Rustlers' Rhapsody

"Rustlers' Rhapsody" is a 1985 tongue-in-cheek spoof of all those Saturday matinees that Republic Pictures used to make. In fact, it starts with black-and-white establishing shots that are soooo familiar they make you smile... the solitary cowpoke strumming his guitar and singing to his palomino, the fleeing stagecoach beset by robbers, the rearing stallion silhouetted against the skyline. ..you know...

A VERY young Tom Berenger ("Platoon" and "Eddie and the Cruisers") is Rex O'Herlihan, the classic lonesome stranger; but in this spoof, he travels with a huge armoire on wheels pulled by a mule. He has to write his mother for traveling money and worries about grass stains on his elaborate cowboy shirts. He is a "Good Guy" through and through.

"The Colonel" is played by Andy Griffith ("Waitress" and "What it Was Was Football"). He's the corrupt Cattle Baron ...you know, big hat, no cattle... He is ably assisted by Sela Ward ("Day After Tomorrow" and "Runaway Bride") as his daughter, and Marilu Henner ("Noises Off" and the TV series "Taxi") is the local "Hostess" with a heart of gold.

The town drunk, who desperately wants to be a sidekick, is played by G. W. Bailey ("Police Academy" and sequels.) This isn't a surprise because the Writer/Director Hugh Wilson ("Blast From the Past" and "Dudley Do-Right") originated the successful "Police Academy" franchise.

Of course, a railroad is slated to be built through this little western backwater, transforming it and the property values as well. The Railroad Colonel is played by Fernando Rey; he and his hired hands all wear Spaghetti Western outfits, much to the envy of the town drunk.

Despite having the movie shot in Spain, the country/western soundtrack is pure Americana, with Rex Allen, Jr. doing some of the honors. Play the DVD all the way through the credits to get as much of the soundtrack as possible.

Two things take this one over the top! Rex O'Herlihan's amazingly well-trained palomino and John Wayne's incredibly handsome son Patrick. Individually or together, they are worth the price of admission...or your Netflix dues...


The Producers

When I saw this movie at the cinema, most of the attendees were aficionados of musical theatre, consequently, after a big production number, we would actually applaud as though we were in a "live" performance. We were struck by the oh-so-clever choreography of the wonderful Susan Stroman who did the honors for Mel Brooks and his Broadway version, then was handed carte blanche to develop the new, more elaborate one we see on film. To say that she is creative and resourceful is a major understatement. Let's hear it for this next generation of choreographers breathing new life into Broadway!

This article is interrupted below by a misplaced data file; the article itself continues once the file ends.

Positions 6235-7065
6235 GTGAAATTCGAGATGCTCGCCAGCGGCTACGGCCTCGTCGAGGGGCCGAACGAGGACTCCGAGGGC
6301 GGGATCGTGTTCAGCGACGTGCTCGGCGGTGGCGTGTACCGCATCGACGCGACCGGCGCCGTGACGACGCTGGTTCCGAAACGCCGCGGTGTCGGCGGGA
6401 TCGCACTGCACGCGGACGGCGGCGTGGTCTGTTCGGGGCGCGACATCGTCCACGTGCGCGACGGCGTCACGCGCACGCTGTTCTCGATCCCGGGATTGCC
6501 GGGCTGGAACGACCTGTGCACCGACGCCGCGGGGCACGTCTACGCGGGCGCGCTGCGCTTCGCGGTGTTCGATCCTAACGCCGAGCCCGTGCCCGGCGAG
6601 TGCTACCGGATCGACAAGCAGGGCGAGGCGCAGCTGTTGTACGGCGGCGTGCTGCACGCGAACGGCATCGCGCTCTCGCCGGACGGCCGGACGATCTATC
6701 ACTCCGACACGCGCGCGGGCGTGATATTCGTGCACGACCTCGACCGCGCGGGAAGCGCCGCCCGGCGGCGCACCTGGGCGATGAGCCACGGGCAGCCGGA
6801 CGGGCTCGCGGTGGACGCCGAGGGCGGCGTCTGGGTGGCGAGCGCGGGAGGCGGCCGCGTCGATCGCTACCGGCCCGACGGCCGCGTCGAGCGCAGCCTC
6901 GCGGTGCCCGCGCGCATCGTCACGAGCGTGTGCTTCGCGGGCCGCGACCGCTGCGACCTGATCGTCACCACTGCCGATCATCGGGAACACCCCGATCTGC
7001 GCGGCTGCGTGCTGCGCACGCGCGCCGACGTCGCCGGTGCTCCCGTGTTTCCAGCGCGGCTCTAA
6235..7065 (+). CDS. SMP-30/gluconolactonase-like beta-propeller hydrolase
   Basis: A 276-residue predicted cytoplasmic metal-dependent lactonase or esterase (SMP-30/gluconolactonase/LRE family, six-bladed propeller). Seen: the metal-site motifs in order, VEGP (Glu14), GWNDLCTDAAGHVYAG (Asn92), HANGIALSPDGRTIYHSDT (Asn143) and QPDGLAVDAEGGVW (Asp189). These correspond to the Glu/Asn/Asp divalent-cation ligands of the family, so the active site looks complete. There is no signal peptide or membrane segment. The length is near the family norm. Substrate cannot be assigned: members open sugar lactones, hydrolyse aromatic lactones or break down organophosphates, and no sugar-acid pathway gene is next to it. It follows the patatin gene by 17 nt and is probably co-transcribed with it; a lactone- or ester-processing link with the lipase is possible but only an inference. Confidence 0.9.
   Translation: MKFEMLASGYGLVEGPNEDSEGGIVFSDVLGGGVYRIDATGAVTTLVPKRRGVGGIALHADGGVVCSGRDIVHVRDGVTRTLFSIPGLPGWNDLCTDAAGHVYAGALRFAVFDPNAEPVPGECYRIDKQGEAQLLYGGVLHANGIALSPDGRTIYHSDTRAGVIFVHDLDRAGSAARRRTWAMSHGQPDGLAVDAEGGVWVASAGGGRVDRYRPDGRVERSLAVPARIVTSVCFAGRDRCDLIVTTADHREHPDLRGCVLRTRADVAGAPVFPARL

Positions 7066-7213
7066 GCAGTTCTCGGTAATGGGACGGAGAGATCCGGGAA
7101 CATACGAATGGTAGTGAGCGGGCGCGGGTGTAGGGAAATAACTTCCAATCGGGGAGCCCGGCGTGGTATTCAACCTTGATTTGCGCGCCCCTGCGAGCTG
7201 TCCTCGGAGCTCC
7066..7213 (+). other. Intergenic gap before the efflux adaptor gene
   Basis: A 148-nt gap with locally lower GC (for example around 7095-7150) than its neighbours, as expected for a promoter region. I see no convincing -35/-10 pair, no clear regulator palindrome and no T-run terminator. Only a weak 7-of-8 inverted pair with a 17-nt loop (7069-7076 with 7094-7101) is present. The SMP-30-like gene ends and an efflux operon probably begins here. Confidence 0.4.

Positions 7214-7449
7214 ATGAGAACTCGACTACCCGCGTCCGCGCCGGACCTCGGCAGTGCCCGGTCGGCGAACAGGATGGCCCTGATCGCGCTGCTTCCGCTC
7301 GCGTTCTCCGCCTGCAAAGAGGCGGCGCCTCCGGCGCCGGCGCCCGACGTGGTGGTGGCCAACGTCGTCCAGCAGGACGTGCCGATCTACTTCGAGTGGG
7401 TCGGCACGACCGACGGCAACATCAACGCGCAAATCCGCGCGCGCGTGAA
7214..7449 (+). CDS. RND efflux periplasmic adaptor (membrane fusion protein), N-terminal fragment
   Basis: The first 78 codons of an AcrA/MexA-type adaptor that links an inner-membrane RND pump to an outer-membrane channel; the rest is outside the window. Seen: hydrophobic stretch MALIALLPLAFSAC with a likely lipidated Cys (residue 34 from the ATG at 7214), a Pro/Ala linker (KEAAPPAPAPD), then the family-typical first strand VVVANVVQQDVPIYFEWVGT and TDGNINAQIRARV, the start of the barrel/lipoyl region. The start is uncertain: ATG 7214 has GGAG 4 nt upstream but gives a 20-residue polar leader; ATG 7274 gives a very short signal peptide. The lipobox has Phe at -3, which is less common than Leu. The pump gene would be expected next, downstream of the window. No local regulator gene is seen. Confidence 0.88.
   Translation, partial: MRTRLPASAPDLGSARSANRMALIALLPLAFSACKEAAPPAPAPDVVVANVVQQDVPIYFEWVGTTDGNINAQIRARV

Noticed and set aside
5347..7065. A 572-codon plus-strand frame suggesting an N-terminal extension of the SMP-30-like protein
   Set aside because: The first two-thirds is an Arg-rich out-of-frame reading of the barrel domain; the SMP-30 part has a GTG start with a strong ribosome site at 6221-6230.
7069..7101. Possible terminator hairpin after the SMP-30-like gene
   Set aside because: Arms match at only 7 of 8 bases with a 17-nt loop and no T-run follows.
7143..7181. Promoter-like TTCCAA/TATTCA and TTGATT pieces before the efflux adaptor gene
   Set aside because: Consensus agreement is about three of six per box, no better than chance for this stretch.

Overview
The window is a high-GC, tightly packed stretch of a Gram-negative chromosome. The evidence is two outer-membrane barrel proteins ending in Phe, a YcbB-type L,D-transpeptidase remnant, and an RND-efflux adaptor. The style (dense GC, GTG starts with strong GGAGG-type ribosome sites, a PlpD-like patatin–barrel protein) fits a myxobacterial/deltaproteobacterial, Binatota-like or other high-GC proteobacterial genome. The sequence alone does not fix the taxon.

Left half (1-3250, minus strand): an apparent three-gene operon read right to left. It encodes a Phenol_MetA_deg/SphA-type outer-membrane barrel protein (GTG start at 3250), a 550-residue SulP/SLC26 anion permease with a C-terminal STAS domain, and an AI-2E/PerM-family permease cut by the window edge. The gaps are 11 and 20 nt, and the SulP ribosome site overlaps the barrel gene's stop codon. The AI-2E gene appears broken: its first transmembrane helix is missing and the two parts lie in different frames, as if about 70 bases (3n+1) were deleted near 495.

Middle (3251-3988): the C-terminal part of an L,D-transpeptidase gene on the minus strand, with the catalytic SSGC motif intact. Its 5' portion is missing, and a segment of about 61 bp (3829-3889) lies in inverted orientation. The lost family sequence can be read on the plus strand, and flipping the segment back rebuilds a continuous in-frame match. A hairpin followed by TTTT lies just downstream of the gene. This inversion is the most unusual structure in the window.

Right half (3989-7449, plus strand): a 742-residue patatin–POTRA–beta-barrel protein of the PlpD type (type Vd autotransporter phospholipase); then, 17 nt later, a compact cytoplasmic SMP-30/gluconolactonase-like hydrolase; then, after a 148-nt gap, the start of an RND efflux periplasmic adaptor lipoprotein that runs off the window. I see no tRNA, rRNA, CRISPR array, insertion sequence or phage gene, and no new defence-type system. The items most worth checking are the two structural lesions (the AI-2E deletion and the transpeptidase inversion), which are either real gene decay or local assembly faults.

When watching the DVD of this movie, I was suddenly amazed by the terrific lyrics and music written by Mr. B himself! I didn't "get" them in the theatre because I was too busy being overwhelmed by the comedy, the choreography and the clever performances by all of the principals: Matthew Broderick (you have NEVER seen a security blanket better used!), Nathan Lane (how he avoids a stroke with all of that prancing, I'll never know!), Uma Thurman (who has legs that go "all the way to her ass," to quote the late, not-so-great John Bramlet), and Will Ferrell (terrible German accent, pathetic yodeling and stylish lederhosen) as the unrepentant Nazi who writes "Springtime For Hitler," the show that is guaranteed to fail. Having the captions turned on will give you the specifically naughty lyrics Mel Brooks wrote for each production number. He's really BAD!

If you ever doubted Stroman's abilities as a choreographer, take a gander at how efficiently she has all those old ladies tapping their walkers in synch!

Need I remind you? This is MEL BROOKS, so there is no depth to which he wouldn't stoop! No political correctness, no tender sensibilities, no ox left un-gored... This is colorful, funny, crass and entertaining. Uma will surprise you, too!



This one has been around awhile. My volunteer daughter directed me to it.

It is based on true-life events that might seem a little farfetched, but you know the English!

The story is about a convicted felon who is transferred to a new experimental prison where the main thrust is rehabilitation rather than incarceration. Our central character Colin, played by Clive Owen ("The Inside Job" and "Croupier") just wants to be left alone; the prison warden has other plans. Because Colin refuses to choose a vocation, he is put to unsavory tasks, whereby an elderly fellow advises him to become a gardener, because at least he can be outdoors.

To his surprise, he not only has a knack for gardening, he really enjoys it. A local much-celebrated doyenne of gardening, played by Helen Mirren ("The Queen" and "Prime Suspect") needs extra help for a TV special, so she borrows a crew from the nearby prison. The upshot is that after she becomes acquainted with Owen and his uncommon skills, the prison is entered into competition for England's most-prestigious garden show award.